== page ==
What a difference a year makes, superficially at least.
In September 2013, the word recovery was still uttered sotto voce, as if to say it louder would jinx it. Even the Chancellor George Osborne was tentative, venturing the economy was "turning a corner", but heavily caveating his remarks with phrases like "plenty of risks" and "early stages".
He has allowed himself a few Cheshire cat grins since then, as official statistics have shown unemployment falling and growth accelerating. In July this year, Mr Osborne trumpeted Britain's GDP figures, showing the UK economy is now 0.2 per cent ahead of its pre-crisis peak, and said his economic plan was delivering "economic security and a brighter future for all".
Loading article content
But is that actually true? Hardly. The truth is that millions of people are being denied a share in the returning prosperity. The latest indications came yesterday in the form of figures from the Trades Union Congress (TUC) showing how many more people are underemployed now than before the recession, stuck in part-time or zero-hours contracts when they want to be working full-time or near full-time. The TUC calculates nearly 3.4 million people across the UK are in that position and estimates a million more are underemployed now than before the recession.
The result of all this is depressingly predictable - that households struggle to keep going financially. In-work poverty has become a huge spectre at Mr Osborne's feast, with a slew of reports highlighting it as a growing problem, including the Poverty and Exclusion in the UK Project last month, which found that almost half of all working-age adults in poverty are in work.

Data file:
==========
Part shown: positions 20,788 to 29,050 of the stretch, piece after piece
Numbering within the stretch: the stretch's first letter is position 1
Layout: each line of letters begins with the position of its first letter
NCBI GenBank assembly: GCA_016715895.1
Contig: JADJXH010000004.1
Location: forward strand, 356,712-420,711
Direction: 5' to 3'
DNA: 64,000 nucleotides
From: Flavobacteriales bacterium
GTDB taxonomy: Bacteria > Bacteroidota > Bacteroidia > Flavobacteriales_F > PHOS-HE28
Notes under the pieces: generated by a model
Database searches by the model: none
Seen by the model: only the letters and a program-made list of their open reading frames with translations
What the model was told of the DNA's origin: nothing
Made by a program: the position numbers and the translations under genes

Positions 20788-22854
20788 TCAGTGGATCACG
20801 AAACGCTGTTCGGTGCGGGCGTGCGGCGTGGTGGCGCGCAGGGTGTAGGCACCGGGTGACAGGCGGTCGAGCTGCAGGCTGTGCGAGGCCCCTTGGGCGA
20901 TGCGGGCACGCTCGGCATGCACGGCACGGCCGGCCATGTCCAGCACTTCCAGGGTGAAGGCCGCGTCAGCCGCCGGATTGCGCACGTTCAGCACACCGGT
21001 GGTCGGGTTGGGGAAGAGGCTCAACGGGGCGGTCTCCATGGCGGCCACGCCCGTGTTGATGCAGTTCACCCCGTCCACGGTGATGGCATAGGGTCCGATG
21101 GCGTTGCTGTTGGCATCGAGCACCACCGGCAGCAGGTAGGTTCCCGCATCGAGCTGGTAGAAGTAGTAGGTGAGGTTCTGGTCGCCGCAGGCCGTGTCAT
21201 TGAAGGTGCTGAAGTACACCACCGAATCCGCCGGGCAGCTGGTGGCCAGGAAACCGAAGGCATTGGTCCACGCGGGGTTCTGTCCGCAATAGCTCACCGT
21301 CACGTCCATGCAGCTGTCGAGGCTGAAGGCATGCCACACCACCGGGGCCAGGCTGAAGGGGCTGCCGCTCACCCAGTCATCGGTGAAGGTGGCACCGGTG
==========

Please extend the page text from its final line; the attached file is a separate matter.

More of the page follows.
The Government disputes aspects of the TUC figures, but it is clear millions are stuck in low-paid, part-time, temporary work, or on zero-hours contracts, or are earning just a few thousand pounds a year in a self-employed capacity. For the Government, this has one obvious advantage: no matter what the quality of their jobs, these individuals are off the unemployment list, allowing ministers to hail their success in getting Britain back to work. But it is a Pyrrhic victory if those newly employed people cannot afford to pay their bills or feed their families each month without going into the red.
The signs of financial stress on households are legion. Yesterday, the UK's biggest debt charity StepChange revealed the number of people having trouble repaying payday loans - often taken out to cover a shortfall in household finances at the end of a month - had risen by more than 13,000 in the past year. Meanwhile, food banks are doing a roaring trade. It is perhaps fitting the word "recovery" should be muttered under the breath.
The economy as a whole is improving, and that is good news, but too many people are being left out. There is a real danger this epidemic of underemployment could become permanent, and that would be a serious indictment of Mr Osborne's much-vaunted economic plan.